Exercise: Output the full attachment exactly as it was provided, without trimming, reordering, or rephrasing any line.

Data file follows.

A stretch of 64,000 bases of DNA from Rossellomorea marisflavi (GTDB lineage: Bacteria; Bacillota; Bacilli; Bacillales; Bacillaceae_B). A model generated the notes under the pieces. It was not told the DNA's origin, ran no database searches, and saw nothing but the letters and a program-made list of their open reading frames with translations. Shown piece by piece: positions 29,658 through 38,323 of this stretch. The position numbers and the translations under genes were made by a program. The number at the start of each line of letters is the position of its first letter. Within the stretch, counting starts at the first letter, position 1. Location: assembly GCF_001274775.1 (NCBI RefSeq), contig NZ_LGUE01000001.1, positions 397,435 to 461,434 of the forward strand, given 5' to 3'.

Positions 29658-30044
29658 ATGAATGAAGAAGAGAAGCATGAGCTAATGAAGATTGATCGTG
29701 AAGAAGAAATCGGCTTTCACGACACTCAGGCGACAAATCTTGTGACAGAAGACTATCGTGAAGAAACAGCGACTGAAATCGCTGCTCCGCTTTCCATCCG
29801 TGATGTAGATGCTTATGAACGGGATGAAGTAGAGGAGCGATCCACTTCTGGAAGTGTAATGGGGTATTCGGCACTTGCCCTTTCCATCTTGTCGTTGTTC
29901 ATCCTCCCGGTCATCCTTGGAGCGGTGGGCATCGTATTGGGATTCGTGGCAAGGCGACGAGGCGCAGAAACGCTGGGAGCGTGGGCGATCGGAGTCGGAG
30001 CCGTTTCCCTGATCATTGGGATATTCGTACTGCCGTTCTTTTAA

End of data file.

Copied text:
A stretch of 64,000 bases of DNA from Rossellomorea marisflavi (GTDB lineage: Bacteria; Bacillota; Bacilli; Bacillales; Bacillaceae_B). A model generated the notes under the pieces. It was not told the DNA's origin, ran no database searches, and saw nothing but the letters and a program-made list of their open reading frames with translations. Shown piece by piece: positions 29,658 through 38,323 of this stretch. The position numbers and the translations under genes were made by a program. The number at the start of each line of letters is the position of its first letter. Within the stretch, counting starts at the first letter, position 1. Location: assembly GCF_001274775.1 (NCBI RefSeq), contig NZ_LGUE01000001.1, positions 397,435 to 461,434 of the forward strand, given 5' to 3'.

Positions 29658-30044
29658 ATGAATGAAGAAGAGAAGCATGAGCTAATGAAGATTGATCGTG
29701 AAGAAGAAATCGGCTTTCACGACACTCAGGCGACAAATCTTGTGACAGAAGACTATCGTGAAGAAACAGCGACTGAAATCGCTGCTCCGCTTTCCATCCG
29801 TGATGTAGATGCTTATGAACGGGATGAAGTAGAGGAGCGATCCACTTCTGGAAGTGTAATGGGGTATTCGGCACTTGCCCTTTCCATCTTGTCGTTGTTC
29901 ATCCTCCCGGTCATCCTTGGAGCGGTGGGCATCGTATTGGGATTCGTGGCAAGGCGACGAGGCGCAGAAACGCTGGGAGCGTGGGCGATCGGAGTCGGAG
30001 CCGTTTCCCTGATCATTGGGATATTCGTACTGCCGTTCTTTTAA